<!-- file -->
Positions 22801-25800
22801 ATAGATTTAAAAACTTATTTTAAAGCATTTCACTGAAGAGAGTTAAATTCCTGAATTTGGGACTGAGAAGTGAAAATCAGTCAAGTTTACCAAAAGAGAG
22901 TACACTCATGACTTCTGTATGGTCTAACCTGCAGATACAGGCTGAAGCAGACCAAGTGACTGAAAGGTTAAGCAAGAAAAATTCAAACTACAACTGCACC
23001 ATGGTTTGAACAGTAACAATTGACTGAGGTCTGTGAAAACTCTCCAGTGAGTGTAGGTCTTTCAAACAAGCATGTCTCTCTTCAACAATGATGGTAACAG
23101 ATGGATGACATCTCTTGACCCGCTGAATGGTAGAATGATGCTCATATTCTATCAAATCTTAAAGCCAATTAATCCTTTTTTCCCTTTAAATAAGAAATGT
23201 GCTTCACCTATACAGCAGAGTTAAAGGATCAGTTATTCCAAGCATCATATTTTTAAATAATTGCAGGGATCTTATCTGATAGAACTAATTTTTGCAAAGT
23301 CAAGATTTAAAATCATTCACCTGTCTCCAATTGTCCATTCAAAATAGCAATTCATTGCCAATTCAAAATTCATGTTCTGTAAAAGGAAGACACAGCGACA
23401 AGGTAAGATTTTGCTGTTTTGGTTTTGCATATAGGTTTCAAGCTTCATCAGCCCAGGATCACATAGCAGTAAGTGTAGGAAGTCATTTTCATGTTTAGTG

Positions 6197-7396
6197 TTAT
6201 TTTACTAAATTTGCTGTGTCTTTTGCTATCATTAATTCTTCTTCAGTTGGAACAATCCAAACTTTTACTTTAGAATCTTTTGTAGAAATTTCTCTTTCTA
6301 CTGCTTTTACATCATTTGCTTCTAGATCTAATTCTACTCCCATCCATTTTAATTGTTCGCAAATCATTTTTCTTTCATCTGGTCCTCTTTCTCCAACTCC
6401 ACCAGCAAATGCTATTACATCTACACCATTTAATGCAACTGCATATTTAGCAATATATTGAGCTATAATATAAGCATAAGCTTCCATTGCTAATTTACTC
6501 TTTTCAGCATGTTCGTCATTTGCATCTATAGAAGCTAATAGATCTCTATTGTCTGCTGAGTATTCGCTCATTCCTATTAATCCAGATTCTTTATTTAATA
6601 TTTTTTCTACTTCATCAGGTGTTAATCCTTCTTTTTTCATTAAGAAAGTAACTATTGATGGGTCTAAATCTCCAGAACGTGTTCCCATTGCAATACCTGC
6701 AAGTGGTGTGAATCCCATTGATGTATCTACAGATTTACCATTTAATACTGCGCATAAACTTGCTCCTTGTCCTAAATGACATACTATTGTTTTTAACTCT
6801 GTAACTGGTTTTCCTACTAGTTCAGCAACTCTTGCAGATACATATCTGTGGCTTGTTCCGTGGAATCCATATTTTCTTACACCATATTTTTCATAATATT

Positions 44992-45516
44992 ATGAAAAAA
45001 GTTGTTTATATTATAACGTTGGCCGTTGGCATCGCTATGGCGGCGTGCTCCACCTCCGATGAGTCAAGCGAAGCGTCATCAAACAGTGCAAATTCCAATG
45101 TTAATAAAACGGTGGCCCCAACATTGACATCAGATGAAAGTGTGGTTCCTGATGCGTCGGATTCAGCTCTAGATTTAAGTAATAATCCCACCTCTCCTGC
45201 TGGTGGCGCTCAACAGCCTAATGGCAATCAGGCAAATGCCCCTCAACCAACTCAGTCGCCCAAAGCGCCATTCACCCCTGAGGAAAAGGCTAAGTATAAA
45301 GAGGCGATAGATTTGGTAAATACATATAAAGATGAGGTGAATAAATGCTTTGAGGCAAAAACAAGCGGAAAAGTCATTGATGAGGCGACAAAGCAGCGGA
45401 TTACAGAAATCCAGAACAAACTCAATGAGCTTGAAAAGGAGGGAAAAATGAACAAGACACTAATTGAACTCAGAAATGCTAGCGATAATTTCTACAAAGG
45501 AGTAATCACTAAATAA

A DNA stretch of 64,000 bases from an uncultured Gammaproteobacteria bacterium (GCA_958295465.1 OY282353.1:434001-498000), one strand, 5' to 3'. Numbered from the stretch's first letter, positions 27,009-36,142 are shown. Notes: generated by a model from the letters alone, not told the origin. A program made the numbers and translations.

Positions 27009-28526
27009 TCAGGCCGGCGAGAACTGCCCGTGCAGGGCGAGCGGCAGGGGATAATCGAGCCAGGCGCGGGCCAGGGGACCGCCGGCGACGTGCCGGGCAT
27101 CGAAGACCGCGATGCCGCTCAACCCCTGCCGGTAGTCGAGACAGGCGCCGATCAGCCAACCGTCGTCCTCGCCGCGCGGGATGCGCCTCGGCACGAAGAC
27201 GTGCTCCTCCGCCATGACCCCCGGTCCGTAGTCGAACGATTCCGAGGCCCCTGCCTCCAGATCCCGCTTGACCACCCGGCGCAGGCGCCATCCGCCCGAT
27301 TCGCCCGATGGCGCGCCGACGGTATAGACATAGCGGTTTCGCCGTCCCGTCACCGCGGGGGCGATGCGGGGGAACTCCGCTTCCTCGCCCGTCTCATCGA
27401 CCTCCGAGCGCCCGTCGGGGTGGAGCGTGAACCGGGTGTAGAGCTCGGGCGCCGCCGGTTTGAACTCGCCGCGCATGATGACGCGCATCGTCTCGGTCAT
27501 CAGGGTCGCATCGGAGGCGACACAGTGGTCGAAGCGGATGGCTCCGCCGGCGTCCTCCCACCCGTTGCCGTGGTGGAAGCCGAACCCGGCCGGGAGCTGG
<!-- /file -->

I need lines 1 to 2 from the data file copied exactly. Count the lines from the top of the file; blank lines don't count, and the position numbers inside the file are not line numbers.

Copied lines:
Positions 22801-25800
22801 ATAGATTTAAAAACTTATTTTAAAGCATTTCACTGAAGAGAGTTAAATTCCTGAATTTGGGACTGAGAAGTGAAAATCAGTCAAGTTTACCAAAAGAGAG